I’m glad to see another obgyn seeing the BS on facebook and responding to it. I can’t believe they’re deleting him. Perhaps he is a “troll” now too?

          • An Actual Attorney

            I believe that is “Internet Troll”

          • yugaya

            Aren’t we all?. :)

      • Ash

        Fortunately, the original poster has come forward and says she is seeing both OBGYN and midwife.

        • Trixie

          Why even see the midwife at that point? She’s high risk! Why pay an absolutely useless midwife also?

          • guest

            Knitting skills?

        • yugaya

          She is telling a lie in one of these two statements posted in the comments section:

          -” Should I be asking for a referral to a high risk OB.. Or should I wait…”

          - ” And my “so-called” midwife has referred me from the beginning to see a high risk OB and I see him in conjunction with my midwife.”

          Anything to defend the wondermaker “so-called” midwife, mind you, including giving a lecture to a f-in’ pro.

      • DaisyGrrl

        What’s the over/under on how long it takes for him to be banned and blocked?

    • Amy Tuteur, MD

      Proving that you can’t fix stupid.

      • Karen in SC

        Do you mean stupid that she is asking on FB, or stupid for not understanding her Rh issues? I’m Rh negative, and had Rhogam, and even I’m confused how that could cause a stillbirth when the shot was properly administered.

        • Young CC Prof

          I think the stupid is once again crowdsourcing a question that ought to be answered with, “This is a high-risk situation, see an obstetrician ASAP.”

          • http://thefresstyler.blogspot.com/ Hannah

            Yes!

            I am so sick of reading all this woo nonsense about ultrasounds being the worst thing that ever happened.

            A homebirther friend of mine was horrified to hear that my OB does a quick scan every time I am in the office. I happen to have pretty severe anxiety and she knows that the 60 seconds of seeing my little girl kicking makes the next four weeks much more bearable for me. My friend, dead set, told me that my baby will have ear trauma and a higher risk of autism because of these ultrasounds.

            This same person was lucky her birth went okay because she had a true knot in the umbilical cord when her daughter was born with minimal monitoring and her midwife had no idea until the placenta came out.

        • Mer

          Maybe it was that the responses are stupid? Someone was suggesting that ultrasounds would increase her risk of still birth and that she should avoid chemical meds, whatever that means. Pure stupid there.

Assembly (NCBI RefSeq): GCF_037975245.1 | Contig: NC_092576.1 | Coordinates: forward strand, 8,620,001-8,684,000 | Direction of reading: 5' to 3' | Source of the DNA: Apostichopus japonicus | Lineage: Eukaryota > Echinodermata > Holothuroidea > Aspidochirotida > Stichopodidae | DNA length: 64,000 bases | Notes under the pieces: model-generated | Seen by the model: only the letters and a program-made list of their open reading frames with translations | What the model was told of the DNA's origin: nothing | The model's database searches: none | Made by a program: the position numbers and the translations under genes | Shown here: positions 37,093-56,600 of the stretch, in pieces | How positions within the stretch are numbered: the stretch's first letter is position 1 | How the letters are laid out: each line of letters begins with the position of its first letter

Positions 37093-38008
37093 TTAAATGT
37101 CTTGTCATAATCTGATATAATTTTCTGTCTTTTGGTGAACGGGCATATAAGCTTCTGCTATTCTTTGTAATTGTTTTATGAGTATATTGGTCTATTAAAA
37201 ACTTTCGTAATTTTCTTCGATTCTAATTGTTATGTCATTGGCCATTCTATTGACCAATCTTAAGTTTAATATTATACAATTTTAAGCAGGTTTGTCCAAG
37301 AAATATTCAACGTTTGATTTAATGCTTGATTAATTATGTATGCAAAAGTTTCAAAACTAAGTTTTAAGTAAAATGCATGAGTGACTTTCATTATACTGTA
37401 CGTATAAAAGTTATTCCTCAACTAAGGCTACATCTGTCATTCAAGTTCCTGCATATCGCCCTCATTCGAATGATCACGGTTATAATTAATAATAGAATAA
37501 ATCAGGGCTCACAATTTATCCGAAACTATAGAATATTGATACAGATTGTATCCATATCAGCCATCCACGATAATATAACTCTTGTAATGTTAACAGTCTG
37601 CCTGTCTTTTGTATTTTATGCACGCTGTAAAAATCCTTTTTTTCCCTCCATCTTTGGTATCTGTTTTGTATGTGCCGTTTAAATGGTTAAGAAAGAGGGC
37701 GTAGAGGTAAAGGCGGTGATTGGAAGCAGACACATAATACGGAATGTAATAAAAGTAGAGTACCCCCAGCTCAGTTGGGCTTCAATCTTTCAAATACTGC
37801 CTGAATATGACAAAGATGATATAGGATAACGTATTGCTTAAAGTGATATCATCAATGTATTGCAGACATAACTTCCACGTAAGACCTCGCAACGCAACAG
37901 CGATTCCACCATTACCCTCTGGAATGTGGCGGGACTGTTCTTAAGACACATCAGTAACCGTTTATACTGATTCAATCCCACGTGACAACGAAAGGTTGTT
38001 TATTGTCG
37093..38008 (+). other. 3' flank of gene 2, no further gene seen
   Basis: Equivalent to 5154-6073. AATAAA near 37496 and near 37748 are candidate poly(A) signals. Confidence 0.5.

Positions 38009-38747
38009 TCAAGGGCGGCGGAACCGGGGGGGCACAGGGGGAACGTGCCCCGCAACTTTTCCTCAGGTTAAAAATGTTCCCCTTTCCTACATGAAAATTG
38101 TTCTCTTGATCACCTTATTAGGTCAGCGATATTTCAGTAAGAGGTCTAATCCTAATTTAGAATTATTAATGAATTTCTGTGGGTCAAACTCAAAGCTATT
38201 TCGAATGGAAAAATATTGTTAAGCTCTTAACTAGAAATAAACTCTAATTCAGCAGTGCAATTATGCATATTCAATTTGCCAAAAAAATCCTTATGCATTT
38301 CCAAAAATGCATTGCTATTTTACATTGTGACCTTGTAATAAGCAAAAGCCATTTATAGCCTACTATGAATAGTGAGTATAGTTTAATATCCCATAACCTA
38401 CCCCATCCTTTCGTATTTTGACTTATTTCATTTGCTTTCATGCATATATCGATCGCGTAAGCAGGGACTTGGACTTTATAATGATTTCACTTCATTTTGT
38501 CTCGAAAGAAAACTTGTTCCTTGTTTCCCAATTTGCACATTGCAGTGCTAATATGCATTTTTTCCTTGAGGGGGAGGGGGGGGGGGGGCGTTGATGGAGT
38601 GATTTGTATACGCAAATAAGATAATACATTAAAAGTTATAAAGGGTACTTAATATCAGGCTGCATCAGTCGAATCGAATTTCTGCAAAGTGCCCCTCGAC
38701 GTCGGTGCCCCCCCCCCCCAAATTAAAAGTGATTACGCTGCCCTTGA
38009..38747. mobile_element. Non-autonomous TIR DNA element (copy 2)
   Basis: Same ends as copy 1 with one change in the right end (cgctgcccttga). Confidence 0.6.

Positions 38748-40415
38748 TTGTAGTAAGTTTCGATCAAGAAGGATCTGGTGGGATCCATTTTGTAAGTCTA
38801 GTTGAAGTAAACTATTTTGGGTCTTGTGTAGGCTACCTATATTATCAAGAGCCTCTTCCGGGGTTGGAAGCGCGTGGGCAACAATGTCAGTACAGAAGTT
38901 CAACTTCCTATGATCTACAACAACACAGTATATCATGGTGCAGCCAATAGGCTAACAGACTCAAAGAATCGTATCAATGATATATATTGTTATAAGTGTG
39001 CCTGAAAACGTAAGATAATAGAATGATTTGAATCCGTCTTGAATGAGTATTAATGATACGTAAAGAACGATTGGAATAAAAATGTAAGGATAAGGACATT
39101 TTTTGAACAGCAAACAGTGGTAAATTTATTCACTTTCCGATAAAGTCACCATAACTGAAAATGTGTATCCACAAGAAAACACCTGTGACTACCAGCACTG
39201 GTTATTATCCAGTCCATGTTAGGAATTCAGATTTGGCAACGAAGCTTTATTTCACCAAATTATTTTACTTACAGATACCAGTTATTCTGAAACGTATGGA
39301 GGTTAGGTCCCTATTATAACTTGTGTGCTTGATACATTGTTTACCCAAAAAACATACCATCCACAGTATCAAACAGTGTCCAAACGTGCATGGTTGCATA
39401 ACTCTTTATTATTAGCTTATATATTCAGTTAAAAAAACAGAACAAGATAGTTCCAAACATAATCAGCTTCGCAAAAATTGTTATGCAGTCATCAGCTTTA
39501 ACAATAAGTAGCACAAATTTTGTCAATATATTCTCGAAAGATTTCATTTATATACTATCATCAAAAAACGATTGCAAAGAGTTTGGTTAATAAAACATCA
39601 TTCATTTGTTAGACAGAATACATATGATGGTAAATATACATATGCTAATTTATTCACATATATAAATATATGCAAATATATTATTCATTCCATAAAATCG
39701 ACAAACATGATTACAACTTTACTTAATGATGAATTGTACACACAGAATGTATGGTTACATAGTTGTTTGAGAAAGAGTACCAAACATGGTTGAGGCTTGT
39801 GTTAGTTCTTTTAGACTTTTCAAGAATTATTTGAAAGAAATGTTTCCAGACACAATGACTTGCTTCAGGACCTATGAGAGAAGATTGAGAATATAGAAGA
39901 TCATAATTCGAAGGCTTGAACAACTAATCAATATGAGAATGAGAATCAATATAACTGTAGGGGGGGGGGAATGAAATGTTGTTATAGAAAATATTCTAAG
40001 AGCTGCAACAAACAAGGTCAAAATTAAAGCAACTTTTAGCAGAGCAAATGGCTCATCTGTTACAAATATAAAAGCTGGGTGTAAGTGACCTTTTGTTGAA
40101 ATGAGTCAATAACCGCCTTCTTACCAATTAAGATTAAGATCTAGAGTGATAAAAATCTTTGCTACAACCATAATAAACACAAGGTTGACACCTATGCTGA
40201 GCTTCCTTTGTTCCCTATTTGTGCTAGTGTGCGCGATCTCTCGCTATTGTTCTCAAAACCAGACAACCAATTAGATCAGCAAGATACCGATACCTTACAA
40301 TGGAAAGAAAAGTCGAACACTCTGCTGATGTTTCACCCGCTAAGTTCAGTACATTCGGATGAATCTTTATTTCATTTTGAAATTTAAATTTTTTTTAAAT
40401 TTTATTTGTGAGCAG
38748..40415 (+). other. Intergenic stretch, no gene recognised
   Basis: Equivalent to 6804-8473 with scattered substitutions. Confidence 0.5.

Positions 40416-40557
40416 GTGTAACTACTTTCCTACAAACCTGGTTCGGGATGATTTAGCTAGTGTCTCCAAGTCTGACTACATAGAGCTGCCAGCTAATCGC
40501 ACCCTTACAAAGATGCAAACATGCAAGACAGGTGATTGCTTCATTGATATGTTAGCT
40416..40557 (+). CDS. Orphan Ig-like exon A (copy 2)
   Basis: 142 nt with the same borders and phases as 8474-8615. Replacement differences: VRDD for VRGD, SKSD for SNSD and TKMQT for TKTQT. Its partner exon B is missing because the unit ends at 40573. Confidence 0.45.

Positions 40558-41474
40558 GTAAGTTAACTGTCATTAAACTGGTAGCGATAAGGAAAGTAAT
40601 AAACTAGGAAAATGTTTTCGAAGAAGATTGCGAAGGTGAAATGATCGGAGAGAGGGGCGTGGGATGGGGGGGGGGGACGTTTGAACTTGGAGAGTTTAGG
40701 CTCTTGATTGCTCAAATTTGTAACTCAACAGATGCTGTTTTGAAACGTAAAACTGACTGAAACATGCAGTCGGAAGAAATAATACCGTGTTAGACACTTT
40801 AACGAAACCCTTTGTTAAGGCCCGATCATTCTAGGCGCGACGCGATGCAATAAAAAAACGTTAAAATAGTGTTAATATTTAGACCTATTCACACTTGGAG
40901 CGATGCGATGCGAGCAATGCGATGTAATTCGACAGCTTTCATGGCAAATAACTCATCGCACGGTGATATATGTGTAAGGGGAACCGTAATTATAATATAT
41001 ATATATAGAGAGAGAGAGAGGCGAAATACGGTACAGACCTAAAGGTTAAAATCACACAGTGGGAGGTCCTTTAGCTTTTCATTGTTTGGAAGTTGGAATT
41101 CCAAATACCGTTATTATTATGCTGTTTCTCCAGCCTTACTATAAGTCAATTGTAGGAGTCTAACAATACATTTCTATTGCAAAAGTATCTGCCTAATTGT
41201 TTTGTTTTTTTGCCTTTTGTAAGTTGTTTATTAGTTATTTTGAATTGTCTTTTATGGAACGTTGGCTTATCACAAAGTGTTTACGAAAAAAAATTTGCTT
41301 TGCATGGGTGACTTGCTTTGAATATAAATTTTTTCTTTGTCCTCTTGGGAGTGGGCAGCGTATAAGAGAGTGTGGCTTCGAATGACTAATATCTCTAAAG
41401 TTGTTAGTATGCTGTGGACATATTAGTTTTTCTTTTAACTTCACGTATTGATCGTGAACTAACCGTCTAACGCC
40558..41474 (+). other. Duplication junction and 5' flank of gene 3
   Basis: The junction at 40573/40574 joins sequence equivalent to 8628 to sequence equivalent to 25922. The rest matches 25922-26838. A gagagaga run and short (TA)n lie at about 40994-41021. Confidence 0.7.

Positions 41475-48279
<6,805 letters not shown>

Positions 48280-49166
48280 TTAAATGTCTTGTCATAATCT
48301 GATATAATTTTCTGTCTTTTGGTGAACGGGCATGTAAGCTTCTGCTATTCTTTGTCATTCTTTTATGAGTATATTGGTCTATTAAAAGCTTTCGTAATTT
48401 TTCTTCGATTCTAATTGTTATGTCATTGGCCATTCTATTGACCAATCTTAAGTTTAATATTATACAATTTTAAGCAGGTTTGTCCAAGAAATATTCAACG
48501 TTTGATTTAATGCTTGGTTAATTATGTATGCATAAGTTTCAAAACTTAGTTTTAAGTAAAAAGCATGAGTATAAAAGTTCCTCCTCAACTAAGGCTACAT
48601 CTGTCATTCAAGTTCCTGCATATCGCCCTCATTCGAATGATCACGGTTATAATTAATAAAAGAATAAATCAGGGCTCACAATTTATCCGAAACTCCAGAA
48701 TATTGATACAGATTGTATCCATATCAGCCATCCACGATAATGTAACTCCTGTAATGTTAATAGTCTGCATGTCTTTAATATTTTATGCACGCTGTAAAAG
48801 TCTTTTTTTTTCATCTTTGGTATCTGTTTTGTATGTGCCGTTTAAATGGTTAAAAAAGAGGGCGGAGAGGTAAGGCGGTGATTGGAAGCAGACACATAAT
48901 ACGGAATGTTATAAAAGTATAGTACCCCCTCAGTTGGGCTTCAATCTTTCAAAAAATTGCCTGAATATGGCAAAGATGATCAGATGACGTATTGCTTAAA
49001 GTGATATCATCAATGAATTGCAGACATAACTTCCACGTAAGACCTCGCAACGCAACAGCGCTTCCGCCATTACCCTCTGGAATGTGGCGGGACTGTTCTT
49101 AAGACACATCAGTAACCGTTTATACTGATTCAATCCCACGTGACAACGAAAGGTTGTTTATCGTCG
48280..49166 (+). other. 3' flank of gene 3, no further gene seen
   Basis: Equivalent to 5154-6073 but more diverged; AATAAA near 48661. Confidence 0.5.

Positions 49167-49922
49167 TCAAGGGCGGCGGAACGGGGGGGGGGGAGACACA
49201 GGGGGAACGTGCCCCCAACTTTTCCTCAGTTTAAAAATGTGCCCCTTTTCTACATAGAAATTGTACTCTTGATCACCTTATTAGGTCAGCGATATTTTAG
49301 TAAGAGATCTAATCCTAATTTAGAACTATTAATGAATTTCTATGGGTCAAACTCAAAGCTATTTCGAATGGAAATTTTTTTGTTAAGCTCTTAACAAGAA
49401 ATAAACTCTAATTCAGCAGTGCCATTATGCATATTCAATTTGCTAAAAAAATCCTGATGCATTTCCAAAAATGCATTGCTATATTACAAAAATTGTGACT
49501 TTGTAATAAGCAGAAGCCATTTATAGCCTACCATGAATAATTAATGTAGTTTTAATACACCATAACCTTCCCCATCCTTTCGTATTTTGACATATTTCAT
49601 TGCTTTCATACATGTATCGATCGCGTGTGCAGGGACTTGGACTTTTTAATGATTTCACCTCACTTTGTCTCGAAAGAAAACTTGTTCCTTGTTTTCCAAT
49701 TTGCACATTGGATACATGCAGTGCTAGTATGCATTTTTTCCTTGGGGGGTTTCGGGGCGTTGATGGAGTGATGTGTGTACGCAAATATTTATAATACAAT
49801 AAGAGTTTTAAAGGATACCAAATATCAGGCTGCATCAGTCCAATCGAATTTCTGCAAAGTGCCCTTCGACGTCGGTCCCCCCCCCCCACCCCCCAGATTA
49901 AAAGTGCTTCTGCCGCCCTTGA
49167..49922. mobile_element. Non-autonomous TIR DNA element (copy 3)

• Susan

          I took that to mean stupid for hosting an internet forum where people ask life and death questions of… whoever.

        • Karen in SC

          According to Wikipedia, a small percentage of mothers are still susceptible to Rh disease even after taking the Rhogam shot. An OB would have told her this and advised about future pregnancies.

          Note: In olden times, before the Rhogam shot, Catholics were advised to find out the Rh status of any potential partner “before it got too serious” as the resulting children from the wrong pairing would be at risk. Even in this situation, birth control would still be a sin. (from a 1950s era marriage booklet my mother had).

  • Alexandra

    OT: Posted by someone on Jan Tritten Facebook Page:

    “Jan, I would like to express something from my heart about the power of our words here on social media. I know that most midwives highest priority is the safe passage of the mother and baby, and although they might prefer to use natural remedies whenever possible, they would never allow this preference to prevent them from transferring care, using medications, or transporting to the hospital and even supporting a surgical birth when these are indicated by conditions not yielding to more natural methods in a timely manner. I know from 35 years of experience in the fields of holistic health and birth that there are many modalities that can and do save lives, relieve suffering, and prevent detrimental outcomes, and I believe we should have the right to use them. But here on this forum, I have seen well-meaning comment on potentially dangerous situations needing urgent and powerful solutions, advising simple and natural methods such as massage or an herbal tea or other modalities that are often a comfort, and in some cases can make a real difference, or can be powerful over time, but could not possibly be enough to ensure that safe passage in an urgent situation. My two main thoughts on this are #1: We must be aware that our kind words could influence someone to make a decision that could lead to harm; and #2: We must keep in mind that the midwifery profession is perceived as a threat to some, and they have Internet Trolls out there on this and other social media forums, looking for any opportunity possible to make midwives appear incompetent. I think that if we are going to openly offer solutions on social media, we need to be ready to back it up with evidence that this solution is very likely to succeed, otherwise we are fanning the fires of those who oppose us, and this could very well result in making quality midwifery care even less supported and available as a profession, leaving midwives, mamas and babies in a world that does not adequately support their right to a natural birth with the quality of care they need in the location of their choosing. Many people do not realize that while social media is a great way to share information, t is also a place where information is gathered, and can be used against you in a court of law. Please keep this in mind before sharing anything that you would not want used against you or the midwifery profession. I also would love to see posts asking for help to be worded differently, in such a way that respects others privacy, and is not actually even about a particular mama or baby, but a general quest for information, and it should be made clear when it is you, Jan, who is speaking, or when it is another person who sent their question to you.”